Every transaction you make affects TWO accounts, not one. If you buy a meal, that's really a transfer from your credit card account to your meal expenses. When you sell your car you are actually transferring money from one asset, your car, to another, your bank account.
This sounds confusing at first, but once you get the hang of it, it's very simple and intuitive. The major benefit of this system is that things always balance out.
Assets = Liabilities + Owner Equity + Income - Expenses
This will always be true. Owner equity is more appropriate in a business setting, but you can think of it as money you started out with before you started tracking your finances.
Let's assume for an example that Owner Equity is zero because I've tracked my finances perfectly since I was born.
If I have $3,000 in the bank (Assets) and owe $5,000 on my credit card (Liabilities), and earned $2000 at my job (Income), then I KNOW my Expenses must be $4000.
Every dollar has been accounted for it two places, as a credit in one and a debit in another.
(technical note: debit and credit don't mean what you think they mean, so if you come up with scenarios like assets and income both increasing when someone pays you for work, that's only because debits and credits have specific accounting meanings which you will learn in the tutorial I link to.)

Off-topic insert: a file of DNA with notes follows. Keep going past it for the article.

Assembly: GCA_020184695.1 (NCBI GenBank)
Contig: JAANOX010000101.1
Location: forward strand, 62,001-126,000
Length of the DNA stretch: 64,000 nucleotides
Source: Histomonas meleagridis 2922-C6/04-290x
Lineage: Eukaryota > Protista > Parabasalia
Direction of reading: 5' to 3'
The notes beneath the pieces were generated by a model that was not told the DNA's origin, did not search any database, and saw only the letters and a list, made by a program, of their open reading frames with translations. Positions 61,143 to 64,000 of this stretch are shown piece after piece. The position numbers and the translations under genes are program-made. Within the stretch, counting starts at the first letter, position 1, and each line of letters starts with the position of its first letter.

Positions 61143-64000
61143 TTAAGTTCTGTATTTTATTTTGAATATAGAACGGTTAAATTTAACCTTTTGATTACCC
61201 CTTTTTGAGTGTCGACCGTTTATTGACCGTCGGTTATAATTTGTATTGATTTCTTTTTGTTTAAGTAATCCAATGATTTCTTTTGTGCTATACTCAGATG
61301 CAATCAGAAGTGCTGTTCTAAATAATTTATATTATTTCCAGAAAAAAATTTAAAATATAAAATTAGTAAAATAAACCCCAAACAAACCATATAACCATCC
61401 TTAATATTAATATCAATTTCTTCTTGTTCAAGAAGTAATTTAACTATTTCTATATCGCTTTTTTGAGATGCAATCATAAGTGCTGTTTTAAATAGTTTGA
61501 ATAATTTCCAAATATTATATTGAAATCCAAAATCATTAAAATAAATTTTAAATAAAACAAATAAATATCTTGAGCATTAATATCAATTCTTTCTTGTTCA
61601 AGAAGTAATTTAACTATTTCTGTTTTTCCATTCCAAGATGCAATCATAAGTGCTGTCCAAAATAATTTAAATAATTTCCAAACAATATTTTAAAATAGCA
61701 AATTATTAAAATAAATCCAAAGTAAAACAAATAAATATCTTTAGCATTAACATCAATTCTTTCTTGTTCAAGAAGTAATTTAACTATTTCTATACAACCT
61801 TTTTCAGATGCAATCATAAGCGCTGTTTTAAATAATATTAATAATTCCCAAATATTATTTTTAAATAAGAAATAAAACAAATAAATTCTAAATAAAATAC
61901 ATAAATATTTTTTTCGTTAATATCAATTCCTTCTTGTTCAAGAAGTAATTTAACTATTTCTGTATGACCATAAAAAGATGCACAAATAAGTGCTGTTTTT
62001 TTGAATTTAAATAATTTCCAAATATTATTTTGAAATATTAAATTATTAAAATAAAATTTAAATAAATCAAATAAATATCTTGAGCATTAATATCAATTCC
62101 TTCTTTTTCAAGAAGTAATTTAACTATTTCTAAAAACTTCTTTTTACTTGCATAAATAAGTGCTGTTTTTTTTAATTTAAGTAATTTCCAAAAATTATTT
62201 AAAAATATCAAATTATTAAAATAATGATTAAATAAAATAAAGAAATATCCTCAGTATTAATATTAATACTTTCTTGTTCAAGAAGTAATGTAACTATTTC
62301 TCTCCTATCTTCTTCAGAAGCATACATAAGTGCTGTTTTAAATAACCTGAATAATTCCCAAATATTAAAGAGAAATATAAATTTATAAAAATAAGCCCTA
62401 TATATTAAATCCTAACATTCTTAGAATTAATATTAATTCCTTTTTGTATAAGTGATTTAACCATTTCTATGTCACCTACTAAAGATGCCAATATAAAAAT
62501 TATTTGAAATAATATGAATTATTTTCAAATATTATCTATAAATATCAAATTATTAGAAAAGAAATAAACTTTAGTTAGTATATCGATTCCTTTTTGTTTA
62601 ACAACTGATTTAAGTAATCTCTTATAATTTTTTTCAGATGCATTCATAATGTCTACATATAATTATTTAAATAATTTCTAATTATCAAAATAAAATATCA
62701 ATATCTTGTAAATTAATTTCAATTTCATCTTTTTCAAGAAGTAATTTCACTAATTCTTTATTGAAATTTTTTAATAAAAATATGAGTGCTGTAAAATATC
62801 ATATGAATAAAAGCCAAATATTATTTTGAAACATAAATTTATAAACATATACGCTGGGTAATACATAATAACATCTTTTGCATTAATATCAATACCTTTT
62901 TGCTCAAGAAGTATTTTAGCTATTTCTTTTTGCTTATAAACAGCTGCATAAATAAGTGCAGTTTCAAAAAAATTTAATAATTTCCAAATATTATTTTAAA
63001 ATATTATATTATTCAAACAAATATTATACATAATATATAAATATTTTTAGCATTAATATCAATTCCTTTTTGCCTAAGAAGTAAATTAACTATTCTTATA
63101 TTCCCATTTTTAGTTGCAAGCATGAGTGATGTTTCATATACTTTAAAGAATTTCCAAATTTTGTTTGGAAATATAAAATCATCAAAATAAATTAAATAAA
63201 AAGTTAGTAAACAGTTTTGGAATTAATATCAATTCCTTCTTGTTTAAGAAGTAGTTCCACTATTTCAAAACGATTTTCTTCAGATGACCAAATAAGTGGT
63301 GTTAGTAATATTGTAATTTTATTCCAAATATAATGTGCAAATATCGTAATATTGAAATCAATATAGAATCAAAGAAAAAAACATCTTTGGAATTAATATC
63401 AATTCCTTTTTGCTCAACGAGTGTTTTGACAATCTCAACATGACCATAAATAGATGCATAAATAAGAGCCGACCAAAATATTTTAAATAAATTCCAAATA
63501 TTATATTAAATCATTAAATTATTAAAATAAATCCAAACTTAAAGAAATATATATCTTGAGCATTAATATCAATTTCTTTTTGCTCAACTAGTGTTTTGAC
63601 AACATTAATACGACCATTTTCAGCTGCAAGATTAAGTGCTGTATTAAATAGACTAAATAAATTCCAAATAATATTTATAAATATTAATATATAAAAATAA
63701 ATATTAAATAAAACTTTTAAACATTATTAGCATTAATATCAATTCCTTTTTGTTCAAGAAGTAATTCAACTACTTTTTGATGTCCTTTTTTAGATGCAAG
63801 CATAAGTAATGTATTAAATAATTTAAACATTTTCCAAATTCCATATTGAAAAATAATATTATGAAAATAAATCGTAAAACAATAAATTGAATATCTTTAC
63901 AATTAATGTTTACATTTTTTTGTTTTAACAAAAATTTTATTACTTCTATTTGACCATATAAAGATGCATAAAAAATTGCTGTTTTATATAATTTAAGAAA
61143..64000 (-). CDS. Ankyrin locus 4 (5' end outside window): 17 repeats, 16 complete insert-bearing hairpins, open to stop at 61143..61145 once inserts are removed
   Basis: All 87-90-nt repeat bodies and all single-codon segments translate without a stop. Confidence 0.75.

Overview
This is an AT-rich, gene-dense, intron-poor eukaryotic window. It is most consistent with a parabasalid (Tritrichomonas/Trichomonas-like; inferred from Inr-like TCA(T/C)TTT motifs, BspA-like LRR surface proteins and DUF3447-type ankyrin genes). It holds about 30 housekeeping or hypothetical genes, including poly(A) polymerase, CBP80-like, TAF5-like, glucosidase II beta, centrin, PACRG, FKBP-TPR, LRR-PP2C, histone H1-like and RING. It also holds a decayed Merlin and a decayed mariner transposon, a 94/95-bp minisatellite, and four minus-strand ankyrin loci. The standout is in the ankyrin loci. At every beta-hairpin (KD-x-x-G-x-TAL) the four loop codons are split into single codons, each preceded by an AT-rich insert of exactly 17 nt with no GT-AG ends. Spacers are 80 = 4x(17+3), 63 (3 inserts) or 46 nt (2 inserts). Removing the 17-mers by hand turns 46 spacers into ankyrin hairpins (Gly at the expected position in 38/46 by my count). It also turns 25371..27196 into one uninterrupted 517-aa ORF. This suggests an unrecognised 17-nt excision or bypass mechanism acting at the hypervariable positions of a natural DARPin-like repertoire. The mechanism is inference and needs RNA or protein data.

Let's say I pay $3000 towards my credit card bill. Here's how it would look in double entry accounting:
This transaction would show up if I looked at my ledger for my checking account or my credit card account. Nice, right?
Because things always balance out, it's very easy to spot mistakes, and very difficult to get lazy and not properly describe transactions.
I've done a terrible job of explaining double entry accounting, but I think that's mostly because you have to learn it to appreciate it. Luckily an accountant has made an absolutely stellar tutorial. Go through that and you will really understand why it's so important to use double entry.